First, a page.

Everyone has a 9/11 story. To tell the truth, I don’t have a story. I have a record of feelings.

I was teaching 7th grade in St. Louis when The World Trade Center and Pentagon were bombed. Apparently, our administrators had some debate about whether or not to show this over our TVs. But how can we soften the trauma by veiling it?

At first, it was all a bit confusing. Perhaps I am a bit of a rube, but, since I’m not from New York City, I’ve never paid any attention to the World Trade Center. When it first came on the TV, I wasn’t sure what I was looking at. Then, when the film showed the collapse of the first tower — we were watching recordings about an hour after it actually happened — all the smoke confused me. What’s going on? But then I saw the Pentagon. After my years in the army, in Vietnam, I damn sure knew what that was.

My kids were scared. “Are they going to bomb us? Will they fly a plane into the Arch? What about our school? …”

We watched the TV for a bit more. The news was fragmented. The same news clips repeated. It was time to turn-off the TV. Not because the news is sketchy, but because I saw the dissociation in my students’ eyes. My job was to assure them that life will carry-on for us. We will be sad. We will be scared. But no one will harm Dr. Tieman’s class; no one will bomb our school. As always, I will be here at 6:30 AM. Tomorrow, we will begin the next lesson.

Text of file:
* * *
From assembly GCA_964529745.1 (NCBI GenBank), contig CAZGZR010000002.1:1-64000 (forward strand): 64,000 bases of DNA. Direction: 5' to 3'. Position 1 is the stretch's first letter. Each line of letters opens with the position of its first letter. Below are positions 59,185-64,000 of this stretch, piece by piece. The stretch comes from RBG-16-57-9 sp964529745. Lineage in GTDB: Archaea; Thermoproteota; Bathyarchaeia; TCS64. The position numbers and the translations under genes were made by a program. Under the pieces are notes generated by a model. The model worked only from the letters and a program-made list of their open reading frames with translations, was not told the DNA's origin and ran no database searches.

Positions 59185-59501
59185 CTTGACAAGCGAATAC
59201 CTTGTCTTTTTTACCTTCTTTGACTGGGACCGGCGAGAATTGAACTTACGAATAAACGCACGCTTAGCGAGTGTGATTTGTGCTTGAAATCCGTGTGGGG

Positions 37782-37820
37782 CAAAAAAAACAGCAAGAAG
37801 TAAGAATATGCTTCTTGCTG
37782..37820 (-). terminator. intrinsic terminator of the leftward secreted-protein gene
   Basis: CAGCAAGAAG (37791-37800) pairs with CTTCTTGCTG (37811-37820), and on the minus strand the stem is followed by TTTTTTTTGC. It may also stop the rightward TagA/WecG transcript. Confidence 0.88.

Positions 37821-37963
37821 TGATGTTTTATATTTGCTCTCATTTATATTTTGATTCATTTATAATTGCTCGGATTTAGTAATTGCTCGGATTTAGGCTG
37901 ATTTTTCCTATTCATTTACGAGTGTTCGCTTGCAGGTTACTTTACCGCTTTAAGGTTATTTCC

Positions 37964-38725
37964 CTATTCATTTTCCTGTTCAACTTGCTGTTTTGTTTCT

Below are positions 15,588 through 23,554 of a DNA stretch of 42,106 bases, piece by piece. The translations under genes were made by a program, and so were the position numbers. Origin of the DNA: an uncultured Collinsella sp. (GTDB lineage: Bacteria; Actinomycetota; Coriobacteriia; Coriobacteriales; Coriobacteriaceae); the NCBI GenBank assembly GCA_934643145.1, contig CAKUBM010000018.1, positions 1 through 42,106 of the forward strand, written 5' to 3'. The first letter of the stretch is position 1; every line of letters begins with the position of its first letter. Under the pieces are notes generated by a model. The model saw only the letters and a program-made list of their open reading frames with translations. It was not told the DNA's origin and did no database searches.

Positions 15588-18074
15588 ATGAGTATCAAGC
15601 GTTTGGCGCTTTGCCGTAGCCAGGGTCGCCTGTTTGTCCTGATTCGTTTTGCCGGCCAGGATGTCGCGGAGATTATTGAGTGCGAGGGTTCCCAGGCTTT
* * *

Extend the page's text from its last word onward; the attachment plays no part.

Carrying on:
Then there were, and still are, the other feelings. I’m a native Midwesterner, a St. Louisan. But I don’t hate New York. Except as the setting for “NYPD Blue”, I’m simply unfamiliar with it. My wife and I take The New York Times on the weekend, but I never read the local bits. So my connections are tenuous.

After a couple of weeks, I noticed that The Times started running extended obituaries for the 9/11 dead. I didn’t think much of it. Till one caught my eye one Saturday.

To be honest, I paused because the woman in the photo was cute. So I read on. She was a well educated, successful business woman. Every Thanksgiving, she threw a party in her apartment, because her balcony was immediately above the street where the big Macy’s parade balloons are inflated.

I imagined having a friend who threw such a party, me sitting on that balcony, sipping coffee, munching a bagel, staring at a two storied Big Bird. I remember the sadness I felt that day — I still imagine the emptiness where this woman used to be — that sadness has yet to leave me.


Filed under: John Samuel Tieman, Prose